Bruce Lee Family Plans New Film Biopic

EXCLUSIVE: Bruce Lee, who became pound for pound the best action hero Hollywood has ever produced even though he died at age 32 when he was just getting started, is such an iconic figure that when his daughter Shannon held meetings with prospective Chinese production partners on a biopic, she was told that when it came to revered Chinese cultural heroes, her father was right up there with Confucius.

enter the dragonGiven Hollywood’s hot pursuit of projects that can draw a vast audience in China, here’s one that might find traction. Shannon Lee, who was four when her father died but with mom Linda Lee has helped keep his legacy alive, has partnered with Last Vegas producer Lawrence Grey, Ben Everard and veteran producer Janet Yang to mount what they call the definitive biographical film on Lee. Now, you might say that everybody with a yellow belt has seen Lee’s movies, worn the T-shirts, hung the posters in their bedrooms and brained themselves trying to navigate his signature weapon, the nunchuks. And there was a feature film about his life, the 1993 Universal pic Dragon. But Shannon said there is plenty of ground uncovered, and voluminous writings by the man to fuel a new movie to enlighten a new generation to Lee’s trailblazing accomplishments and his evolution from a brawling student to a teacher of sophisticated philosophies and his own martial art form.

“There have been projects out there involving my father, but they’ve lacked a complete understanding of his philosophies and artistry,” Lee said. “They haven’t captured the essence of his beliefs in martial arts or storytelling. The only way to get audiences to understand the depth and uniqueness of my father is to generate our own material and find amazing like-minded partners to work with…many don’t know that Bruce Lee was also a prolific writer and a creator of his own unique art and philosophy. That’s what we want to show, not just his kick-ass physicality, but the depth of his character and beliefs.”

This is the latest venture from Bruce Lee Entertainment, which launched last year with several projects that include a TV series based on an original idea and materials by Bruce Lee with Fast & Furious helmer Justin Lin, and a reality based show that will be launched in China by John Wick producers Keanu Reeves and Stephen Hamel of Company Films. There is also a series of novels based on the writings that Lee left behind, a comic book series and a successful mobile game launch, Bruce Lee: Enter The Game.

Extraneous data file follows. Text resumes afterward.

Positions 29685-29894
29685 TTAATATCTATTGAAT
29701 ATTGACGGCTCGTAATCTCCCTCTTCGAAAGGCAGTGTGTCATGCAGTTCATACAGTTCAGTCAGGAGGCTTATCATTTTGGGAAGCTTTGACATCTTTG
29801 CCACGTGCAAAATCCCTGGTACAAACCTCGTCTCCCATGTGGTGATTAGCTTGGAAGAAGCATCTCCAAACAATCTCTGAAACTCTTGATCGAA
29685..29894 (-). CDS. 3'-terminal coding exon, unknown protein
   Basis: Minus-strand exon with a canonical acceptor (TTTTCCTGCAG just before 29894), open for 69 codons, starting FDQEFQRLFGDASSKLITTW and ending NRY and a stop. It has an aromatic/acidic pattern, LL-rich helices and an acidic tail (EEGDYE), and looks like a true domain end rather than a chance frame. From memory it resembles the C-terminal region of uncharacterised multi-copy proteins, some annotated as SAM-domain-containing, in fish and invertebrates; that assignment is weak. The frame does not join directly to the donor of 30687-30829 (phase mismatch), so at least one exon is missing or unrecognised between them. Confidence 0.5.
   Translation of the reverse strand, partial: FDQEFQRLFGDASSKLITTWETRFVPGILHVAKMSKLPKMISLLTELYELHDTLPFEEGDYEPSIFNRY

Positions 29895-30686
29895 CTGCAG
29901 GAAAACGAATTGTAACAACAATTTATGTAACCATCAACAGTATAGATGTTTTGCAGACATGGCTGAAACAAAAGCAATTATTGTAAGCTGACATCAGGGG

Grey said they are self-financing development. “We will bring on a world class filmmaker and writer, who’ll work with Shannon and myself and then we will talk to American and foreign partners,” he said. Yang will help with the latter. “It is a tremendous privilege to be working with Shannon on these exciting ventures about her father,” Yang said. “In this age of an increasingly globalized culture, I can’t think of a more talented and innovative individual who embodies the best of East and West, and who can inspire future generations,” she said.

According to Lee, much of the focus will be the intellectual approach that Lee brought to overcoming obstacles, and forming his own martial arts style, Jeet Kune Do. Those obstacles ranged from being told not to teach the art to non-Asians, to the difficulties he had getting work onscreen despite his movie star looks and unparalleled skills. He broke ground playing the sidekick on The Green Hornet, but was denied the role he really wanted, after creating the template for the series Kung-Fu. He not only watched the lead role go to white actor David Carradine, but he also was denied credit of any kind. There were just simply no Asians carrying series or movies. Lee was finally convinced by his close friend and student James Coburn to return to Hong Kong and make movies there. It was perhaps the best advice he ever got because he became a global star overnight.

“It’s hard to imagine it now, but when he made those films with Golden Harvest, they filmed without sound, and added that later, based on whatever language they were catering to,” Lee said. “The city was very noisy and it was just easier.” After early Lee films The Big Boss and Fist of Fury became hits, Warner Bros partnered with Golden Harvest to make the epic Enter The Dragon, the first one of his Lee’s filmed with sound. It was an outsized success, but Lee died not long after, while filming Game Of Death.

“In hundreds of years, how many people created their own martial art, something he used to break tradition because he believed in humanity and that the world was one brotherhood,” Lee said. “His approach to business an nutrition was revolutionary, mixing Eastern and Western philosophies. My father wrote thousands of pages of thoughts on his life. They based Dragon on a book my mom wrote in the 70s, but they didn’t work in partnership with us to create that film and it didn’t have the depth or essence of my father that it might have. There is a lot that hasn’t been told yet, and many lessons that deserve to live on.”

As for China, the pump was primed by The Legend Of Bruce Lee, a Mandarin language TV series that spanned 50 one hour episodes. Bruce Lee Entertainment is being repped by UTA.


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